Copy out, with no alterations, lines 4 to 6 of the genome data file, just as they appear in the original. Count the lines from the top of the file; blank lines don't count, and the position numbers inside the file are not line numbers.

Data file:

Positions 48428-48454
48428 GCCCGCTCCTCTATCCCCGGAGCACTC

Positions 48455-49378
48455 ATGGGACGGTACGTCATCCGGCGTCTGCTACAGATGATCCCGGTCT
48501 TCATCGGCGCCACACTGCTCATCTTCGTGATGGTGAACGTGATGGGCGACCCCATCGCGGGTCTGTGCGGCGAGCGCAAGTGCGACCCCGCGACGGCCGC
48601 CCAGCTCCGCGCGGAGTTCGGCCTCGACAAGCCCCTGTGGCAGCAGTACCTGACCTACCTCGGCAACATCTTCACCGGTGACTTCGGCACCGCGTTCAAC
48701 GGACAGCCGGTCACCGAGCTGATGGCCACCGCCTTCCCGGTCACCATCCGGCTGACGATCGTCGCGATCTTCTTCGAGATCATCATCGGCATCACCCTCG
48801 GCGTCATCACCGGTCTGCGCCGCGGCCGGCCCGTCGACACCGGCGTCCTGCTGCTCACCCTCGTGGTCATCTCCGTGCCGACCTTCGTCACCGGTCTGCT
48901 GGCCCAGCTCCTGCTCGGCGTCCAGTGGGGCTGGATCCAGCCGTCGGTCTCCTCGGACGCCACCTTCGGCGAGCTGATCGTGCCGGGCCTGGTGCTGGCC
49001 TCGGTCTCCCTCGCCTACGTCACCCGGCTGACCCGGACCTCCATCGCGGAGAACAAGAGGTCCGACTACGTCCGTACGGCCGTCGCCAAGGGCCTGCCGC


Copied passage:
48455 ATGGGACGGTACGTCATCCGGCGTCTGCTACAGATGATCCCGGTCT
48501 TCATCGGCGCCACACTGCTCATCTTCGTGATGGTGAACGTGATGGGCGACCCCATCGCGGGTCTGTGCGGCGAGCGCAAGTGCGACCCCGCGACGGCCGC
48601 CCAGCTCCGCGCGGAGTTCGGCCTCGACAAGCCCCTGTGGCAGCAGTACCTGACCTACCTCGGCAACATCTTCACCGGTGACTTCGGCACCGCGTTCAAC